From time to time, a client corporation wants to enter into a business transaction with one of its directors. An astute CEO, recognizing the potential for a conflict of interest, will ask whether and how such a transaction can take place without violating any laws or any fiduciary obligations to the corporation.
California Corporations Code Section 310 provides that, generally, a transaction between a corporation and one of its directors is permitted if, following disclosure of all material facts and the director’s interest in the transaction, it is approved either by a disinterested majority of the board of directors (usually the easier approach) or by the shareholders.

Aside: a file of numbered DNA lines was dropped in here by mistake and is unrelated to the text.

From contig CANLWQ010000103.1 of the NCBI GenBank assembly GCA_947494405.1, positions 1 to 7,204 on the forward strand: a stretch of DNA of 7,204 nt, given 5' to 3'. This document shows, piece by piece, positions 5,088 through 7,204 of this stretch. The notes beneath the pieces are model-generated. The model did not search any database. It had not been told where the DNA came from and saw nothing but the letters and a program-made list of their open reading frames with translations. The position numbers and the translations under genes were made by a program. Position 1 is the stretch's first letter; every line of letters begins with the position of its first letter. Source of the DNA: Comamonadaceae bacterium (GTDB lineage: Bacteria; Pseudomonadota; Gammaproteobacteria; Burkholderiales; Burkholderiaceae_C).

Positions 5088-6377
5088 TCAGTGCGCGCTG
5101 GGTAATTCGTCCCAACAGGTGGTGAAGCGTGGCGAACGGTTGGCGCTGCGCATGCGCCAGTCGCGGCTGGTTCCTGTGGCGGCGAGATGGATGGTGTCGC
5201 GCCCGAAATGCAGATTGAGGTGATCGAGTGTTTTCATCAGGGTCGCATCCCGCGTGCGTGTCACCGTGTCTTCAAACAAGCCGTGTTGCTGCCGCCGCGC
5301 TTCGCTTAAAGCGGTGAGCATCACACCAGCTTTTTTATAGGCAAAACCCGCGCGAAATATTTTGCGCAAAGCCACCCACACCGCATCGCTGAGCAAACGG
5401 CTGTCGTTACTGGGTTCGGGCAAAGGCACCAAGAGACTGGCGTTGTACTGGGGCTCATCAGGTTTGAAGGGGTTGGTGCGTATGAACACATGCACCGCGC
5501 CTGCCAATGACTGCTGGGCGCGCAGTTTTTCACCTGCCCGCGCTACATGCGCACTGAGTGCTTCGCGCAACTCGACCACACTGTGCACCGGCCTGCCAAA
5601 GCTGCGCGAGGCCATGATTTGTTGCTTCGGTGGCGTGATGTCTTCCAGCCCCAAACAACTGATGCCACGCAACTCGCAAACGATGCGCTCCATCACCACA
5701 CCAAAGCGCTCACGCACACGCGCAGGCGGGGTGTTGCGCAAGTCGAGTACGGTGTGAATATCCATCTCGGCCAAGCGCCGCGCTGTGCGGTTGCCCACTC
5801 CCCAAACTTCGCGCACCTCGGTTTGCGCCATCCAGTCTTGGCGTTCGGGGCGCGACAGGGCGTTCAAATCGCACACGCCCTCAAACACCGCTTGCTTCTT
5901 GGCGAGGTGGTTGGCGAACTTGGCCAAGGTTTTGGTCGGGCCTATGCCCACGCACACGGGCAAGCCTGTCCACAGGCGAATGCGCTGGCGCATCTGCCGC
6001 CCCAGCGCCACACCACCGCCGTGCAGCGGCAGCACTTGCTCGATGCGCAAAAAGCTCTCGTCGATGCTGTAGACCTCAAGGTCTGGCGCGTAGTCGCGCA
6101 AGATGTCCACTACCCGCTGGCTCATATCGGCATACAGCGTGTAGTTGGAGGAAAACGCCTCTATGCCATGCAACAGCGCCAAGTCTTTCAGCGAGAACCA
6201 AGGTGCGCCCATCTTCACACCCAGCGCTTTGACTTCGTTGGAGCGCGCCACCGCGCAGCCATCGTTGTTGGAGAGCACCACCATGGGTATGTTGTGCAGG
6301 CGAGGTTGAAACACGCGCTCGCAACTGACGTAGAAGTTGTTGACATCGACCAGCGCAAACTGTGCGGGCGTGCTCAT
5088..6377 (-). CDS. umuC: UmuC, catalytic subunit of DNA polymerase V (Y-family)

Absent such approval, the transaction will not be void or voidable if the interested director can prove that the transaction was fair and reasonable to the corporation when it was entered into.
Observation: Obtaining board or shareholder approval in advance usually is quicker, safer and less expensive than trying to prove that a transaction was fair and reasonable after the fact.
This blog does not provide legal advice and does not create an attorney-client relationship. If you need legal advice, please contact an attorney directly.